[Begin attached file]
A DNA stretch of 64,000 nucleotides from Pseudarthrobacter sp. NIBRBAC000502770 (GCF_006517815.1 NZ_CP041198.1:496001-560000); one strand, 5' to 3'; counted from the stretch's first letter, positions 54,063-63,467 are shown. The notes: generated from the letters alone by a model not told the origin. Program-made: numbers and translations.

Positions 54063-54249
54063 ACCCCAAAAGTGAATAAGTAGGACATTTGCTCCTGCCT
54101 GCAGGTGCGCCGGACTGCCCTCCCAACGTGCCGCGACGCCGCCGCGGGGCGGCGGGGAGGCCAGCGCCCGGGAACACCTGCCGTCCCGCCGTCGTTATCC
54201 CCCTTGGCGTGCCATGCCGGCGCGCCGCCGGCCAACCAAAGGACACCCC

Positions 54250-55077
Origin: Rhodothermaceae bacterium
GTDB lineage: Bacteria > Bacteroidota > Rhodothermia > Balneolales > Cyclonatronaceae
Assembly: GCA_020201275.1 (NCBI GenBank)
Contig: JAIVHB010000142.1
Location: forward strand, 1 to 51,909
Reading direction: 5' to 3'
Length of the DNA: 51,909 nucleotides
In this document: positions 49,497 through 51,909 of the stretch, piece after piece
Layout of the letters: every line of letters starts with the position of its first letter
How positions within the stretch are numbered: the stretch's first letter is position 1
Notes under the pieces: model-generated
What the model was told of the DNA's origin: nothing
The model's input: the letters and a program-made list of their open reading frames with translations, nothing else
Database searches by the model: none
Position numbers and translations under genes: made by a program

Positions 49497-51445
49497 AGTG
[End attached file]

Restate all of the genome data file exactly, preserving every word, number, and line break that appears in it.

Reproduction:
A DNA stretch of 64,000 nucleotides from Pseudarthrobacter sp. NIBRBAC000502770 (GCF_006517815.1 NZ_CP041198.1:496001-560000); one strand, 5' to 3'; counted from the stretch's first letter, positions 54,063-63,467 are shown. The notes: generated from the letters alone by a model not told the origin. Program-made: numbers and translations.

Positions 54063-54249
54063 ACCCCAAAAGTGAATAAGTAGGACATTTGCTCCTGCCT
54101 GCAGGTGCGCCGGACTGCCCTCCCAACGTGCCGCGACGCCGCCGCGGGGCGGCGGGGAGGCCAGCGCCCGGGAACACCTGCCGTCCCGCCGTCGTTATCC
54201 CCCTTGGCGTGCCATGCCGGCGCGCCGCCGGCCAACCAAAGGACACCCC

Positions 54250-55077
Origin: Rhodothermaceae bacterium
GTDB lineage: Bacteria > Bacteroidota > Rhodothermia > Balneolales > Cyclonatronaceae
Assembly: GCA_020201275.1 (NCBI GenBank)
Contig: JAIVHB010000142.1
Location: forward strand, 1 to 51,909
Reading direction: 5' to 3'
Length of the DNA: 51,909 nucleotides
In this document: positions 49,497 through 51,909 of the stretch, piece after piece
Layout of the letters: every line of letters starts with the position of its first letter
How positions within the stretch are numbered: the stretch's first letter is position 1
Notes under the pieces: model-generated
What the model was told of the DNA's origin: nothing
The model's input: the letters and a program-made list of their open reading frames with translations, nothing else
Database searches by the model: none
Position numbers and translations under genes: made by a program

Positions 49497-51445
49497 AGTG